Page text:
Ross Young


Growing up in many different countries, I’ve been fortunate to experience many different cultures, and I have always been interested in the similarities and differences between them. However, wherever I lived, the science was still the same, and how things work. Chemical reactions, physical changes and biological interactions became a passion of mine. This led me to Leeds University, where I studied Chemical Process Technology. A few years after graduating, I realised I had an affinity for teaching, and so I returned to Leeds University to complete a PGCE in Science.

Following this, I have spent just over a decade teaching in schools in the United Kingdom, the Middle East and Asia. I have taught Chemistry, Biology and Psychology to A level and find helping others to understand difficult concepts that explain how the world around us works very rewarding.

I always wanted to teach Science because it allows us to make sense of things that might otherwise seem impossible. From the first day of becoming a Science teacher, I’ve always believed that there is nothing more exciting than discovering the reason behind why so many things that we take for granted, happen. Helping students to discover; how our world is made out of a relatively small number of elements, how oxygen gets transported around the body, why giraffes have blue tongues, or a multitude of other things, is as interesting as the first time I discovered these things for myself.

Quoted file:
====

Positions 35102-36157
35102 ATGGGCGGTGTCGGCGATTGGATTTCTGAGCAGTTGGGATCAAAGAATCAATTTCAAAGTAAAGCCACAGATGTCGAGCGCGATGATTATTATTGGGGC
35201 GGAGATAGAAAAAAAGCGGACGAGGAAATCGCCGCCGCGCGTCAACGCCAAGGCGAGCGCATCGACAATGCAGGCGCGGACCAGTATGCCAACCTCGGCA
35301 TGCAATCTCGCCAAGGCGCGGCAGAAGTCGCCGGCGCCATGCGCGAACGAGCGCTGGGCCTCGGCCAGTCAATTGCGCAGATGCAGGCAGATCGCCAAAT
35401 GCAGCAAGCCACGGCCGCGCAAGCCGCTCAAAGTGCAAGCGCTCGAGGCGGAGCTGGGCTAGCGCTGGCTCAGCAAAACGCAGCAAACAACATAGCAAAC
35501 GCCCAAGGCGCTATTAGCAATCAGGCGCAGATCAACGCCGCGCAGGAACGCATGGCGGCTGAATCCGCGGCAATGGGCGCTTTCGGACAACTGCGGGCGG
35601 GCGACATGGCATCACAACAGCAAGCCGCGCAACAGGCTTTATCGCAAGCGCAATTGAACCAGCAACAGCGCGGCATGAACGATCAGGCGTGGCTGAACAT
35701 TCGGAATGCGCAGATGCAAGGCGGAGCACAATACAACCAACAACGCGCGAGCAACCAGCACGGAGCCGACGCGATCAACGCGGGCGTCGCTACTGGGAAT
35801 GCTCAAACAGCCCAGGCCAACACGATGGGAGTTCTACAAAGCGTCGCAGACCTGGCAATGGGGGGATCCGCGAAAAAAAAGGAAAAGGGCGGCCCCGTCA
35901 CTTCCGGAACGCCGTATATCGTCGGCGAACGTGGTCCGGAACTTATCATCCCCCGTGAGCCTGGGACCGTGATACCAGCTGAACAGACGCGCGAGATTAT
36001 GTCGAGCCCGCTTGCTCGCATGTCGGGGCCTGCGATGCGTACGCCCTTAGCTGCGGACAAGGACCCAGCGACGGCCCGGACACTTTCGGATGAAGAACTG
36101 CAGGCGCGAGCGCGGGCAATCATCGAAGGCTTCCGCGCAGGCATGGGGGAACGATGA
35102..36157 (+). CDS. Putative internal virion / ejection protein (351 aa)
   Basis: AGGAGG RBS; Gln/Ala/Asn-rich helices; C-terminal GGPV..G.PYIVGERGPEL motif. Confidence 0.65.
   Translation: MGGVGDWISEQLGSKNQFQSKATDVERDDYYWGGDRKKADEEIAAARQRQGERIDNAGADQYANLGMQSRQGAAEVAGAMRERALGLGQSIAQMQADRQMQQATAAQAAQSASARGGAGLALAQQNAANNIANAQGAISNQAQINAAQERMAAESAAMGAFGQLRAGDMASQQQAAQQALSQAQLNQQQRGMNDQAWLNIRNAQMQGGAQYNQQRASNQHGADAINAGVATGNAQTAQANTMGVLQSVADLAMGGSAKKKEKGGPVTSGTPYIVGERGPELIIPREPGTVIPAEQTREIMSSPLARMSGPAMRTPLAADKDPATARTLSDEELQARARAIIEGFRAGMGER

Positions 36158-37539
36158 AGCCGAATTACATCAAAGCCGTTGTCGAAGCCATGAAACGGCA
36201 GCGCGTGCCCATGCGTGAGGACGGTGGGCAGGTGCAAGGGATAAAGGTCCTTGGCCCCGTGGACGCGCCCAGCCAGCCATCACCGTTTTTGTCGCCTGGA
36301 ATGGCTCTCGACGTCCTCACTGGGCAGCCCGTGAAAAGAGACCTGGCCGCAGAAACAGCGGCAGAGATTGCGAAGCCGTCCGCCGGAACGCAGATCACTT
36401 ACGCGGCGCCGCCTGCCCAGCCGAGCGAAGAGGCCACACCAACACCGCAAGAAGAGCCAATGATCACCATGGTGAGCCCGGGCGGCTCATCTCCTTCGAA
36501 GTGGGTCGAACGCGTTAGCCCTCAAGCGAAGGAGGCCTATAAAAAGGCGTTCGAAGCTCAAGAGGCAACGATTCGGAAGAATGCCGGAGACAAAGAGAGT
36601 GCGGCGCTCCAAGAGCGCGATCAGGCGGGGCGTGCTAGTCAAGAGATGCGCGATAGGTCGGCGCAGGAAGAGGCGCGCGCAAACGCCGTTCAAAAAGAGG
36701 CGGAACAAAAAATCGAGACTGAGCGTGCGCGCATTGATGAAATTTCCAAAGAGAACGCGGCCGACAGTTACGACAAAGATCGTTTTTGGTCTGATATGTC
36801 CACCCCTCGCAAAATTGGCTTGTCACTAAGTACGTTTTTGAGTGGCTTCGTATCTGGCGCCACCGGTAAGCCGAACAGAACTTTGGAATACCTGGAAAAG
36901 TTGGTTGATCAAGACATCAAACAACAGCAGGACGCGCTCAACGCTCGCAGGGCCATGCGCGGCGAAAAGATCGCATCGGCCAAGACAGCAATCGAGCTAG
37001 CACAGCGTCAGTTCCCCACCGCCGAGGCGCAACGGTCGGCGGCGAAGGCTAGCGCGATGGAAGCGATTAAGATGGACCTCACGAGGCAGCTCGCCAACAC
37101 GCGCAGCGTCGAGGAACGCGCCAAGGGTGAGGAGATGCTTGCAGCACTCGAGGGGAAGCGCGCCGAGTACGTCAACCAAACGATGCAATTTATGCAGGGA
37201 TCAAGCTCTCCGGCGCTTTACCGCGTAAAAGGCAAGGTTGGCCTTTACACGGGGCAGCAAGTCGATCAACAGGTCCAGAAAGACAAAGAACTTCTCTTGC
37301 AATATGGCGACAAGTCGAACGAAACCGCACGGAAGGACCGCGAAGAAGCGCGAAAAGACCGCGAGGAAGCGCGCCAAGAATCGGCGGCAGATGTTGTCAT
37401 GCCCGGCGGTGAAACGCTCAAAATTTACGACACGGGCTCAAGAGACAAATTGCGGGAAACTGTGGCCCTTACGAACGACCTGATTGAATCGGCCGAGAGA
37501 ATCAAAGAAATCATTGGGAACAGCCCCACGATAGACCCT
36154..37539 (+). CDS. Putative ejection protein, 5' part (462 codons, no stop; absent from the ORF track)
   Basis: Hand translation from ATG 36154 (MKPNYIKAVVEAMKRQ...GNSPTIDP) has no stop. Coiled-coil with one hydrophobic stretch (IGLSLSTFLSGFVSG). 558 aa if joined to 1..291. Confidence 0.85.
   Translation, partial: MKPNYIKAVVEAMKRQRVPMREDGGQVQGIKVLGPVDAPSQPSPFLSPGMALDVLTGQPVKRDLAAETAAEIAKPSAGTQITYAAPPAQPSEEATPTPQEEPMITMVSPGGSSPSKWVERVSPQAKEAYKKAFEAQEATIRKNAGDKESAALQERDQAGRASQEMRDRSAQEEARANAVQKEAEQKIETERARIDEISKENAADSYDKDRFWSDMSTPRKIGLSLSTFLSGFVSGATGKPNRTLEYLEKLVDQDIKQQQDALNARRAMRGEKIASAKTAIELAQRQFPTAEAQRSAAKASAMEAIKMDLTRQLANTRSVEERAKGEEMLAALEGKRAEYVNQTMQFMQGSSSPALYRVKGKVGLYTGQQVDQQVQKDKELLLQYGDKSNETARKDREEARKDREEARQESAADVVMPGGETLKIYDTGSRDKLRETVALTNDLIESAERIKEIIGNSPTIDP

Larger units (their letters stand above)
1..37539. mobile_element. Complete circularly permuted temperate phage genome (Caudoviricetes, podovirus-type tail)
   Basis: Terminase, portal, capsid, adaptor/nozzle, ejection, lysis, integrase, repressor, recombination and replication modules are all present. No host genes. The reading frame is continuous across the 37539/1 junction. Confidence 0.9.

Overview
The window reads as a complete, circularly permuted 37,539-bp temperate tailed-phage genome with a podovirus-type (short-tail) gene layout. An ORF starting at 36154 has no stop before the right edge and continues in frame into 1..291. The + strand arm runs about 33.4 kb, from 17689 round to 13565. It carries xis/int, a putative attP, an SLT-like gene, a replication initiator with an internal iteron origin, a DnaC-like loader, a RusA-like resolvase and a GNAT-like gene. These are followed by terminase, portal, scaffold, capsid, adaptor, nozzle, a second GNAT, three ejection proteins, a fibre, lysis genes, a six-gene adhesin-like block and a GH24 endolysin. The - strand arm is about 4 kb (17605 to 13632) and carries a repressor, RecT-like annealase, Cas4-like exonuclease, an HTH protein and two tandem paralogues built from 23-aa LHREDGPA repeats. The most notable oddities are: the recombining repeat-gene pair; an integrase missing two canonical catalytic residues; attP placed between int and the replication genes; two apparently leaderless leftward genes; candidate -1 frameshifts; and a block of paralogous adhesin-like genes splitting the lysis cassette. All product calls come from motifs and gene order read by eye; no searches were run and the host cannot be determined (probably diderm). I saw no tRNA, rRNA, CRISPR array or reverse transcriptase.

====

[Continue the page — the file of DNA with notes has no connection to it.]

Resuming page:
Throughout my teaching career, I have taken on many additional responsibilities from Head of Science, to Pastoral leadership. For the last few years, as well as teaching my subject specialisms, I’ve also been helping international schools with their Personal, Social, Health, and Economic Curricula. If you’re in the UK, you might know that as PSHE, in other places they call it Life Skills or, here at Wolsey Hall, Skills for Life. I firmly believe that this area of education, our understanding of ourselves and our place in the world, is the foundation that leads to academic success elsewhere. The better we know ourselves, the easier it becomes to know other things.

I live with my wife, daughter, and a boisterous Egyptian Hound in rural France. When I’m not teaching or tutoring, most of my time is taken up attempting to piece together our house or finding new and unusual ways to fail at growing vegetables!

Learning and teaching Science is incredibly rewarding, and I’m looking forward to helping more students on that journey.